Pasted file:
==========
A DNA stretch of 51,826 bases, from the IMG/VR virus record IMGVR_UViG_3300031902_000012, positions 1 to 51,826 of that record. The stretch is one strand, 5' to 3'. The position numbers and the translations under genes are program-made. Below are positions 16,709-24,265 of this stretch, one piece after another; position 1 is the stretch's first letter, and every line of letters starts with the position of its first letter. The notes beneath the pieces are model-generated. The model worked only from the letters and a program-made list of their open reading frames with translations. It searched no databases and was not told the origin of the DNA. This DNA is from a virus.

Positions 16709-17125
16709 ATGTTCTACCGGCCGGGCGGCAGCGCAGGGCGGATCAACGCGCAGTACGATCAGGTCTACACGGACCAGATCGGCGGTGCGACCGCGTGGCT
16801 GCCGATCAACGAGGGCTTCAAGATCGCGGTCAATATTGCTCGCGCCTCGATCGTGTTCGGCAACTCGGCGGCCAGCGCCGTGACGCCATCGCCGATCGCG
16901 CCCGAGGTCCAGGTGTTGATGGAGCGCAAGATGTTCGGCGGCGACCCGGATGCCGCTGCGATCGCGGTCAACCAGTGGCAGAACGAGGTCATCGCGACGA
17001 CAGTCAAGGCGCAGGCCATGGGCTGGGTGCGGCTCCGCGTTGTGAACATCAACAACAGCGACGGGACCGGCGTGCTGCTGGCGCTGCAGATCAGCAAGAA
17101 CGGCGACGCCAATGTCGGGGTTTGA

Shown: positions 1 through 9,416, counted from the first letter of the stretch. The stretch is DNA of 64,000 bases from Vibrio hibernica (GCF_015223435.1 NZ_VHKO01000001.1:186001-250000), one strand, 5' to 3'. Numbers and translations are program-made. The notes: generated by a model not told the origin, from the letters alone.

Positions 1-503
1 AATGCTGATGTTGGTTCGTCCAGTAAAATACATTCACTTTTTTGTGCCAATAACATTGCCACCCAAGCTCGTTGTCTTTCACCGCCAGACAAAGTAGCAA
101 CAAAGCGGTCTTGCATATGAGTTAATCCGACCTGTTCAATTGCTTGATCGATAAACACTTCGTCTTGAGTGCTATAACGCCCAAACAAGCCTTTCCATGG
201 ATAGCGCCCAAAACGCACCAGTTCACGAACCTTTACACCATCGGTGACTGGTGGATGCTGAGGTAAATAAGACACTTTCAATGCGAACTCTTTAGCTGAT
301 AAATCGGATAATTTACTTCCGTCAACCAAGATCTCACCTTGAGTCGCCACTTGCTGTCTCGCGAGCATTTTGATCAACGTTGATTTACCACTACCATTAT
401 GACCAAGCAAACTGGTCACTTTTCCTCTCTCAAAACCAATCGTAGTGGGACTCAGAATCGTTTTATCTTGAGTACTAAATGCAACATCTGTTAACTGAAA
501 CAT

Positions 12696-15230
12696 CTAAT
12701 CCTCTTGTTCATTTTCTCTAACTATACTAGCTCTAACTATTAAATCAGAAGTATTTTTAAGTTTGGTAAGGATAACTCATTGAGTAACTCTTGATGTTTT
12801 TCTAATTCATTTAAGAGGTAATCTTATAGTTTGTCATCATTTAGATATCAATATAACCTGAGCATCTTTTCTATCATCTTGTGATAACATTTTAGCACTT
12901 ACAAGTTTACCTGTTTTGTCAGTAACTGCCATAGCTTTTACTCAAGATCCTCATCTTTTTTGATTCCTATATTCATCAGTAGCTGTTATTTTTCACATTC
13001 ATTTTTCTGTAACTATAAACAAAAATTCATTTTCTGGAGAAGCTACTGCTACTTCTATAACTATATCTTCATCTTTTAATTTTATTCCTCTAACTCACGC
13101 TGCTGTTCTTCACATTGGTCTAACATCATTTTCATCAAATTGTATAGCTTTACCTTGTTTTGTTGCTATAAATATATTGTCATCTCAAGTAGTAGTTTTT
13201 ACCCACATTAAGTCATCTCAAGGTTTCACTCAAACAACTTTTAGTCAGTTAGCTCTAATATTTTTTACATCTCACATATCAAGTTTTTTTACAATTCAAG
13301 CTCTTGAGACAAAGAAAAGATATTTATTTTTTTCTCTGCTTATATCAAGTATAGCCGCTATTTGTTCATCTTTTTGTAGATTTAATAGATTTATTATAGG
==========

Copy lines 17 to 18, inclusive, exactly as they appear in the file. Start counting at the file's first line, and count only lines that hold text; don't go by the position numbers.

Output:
12696 CTAAT
12701 CCTCTTGTTCATTTTCTCTAACTATACTAGCTCTAACTATTAAATCAGAAGTATTTTTAAGTTTGGTAAGGATAACTCATTGAGTAACTCTTGATGTTTT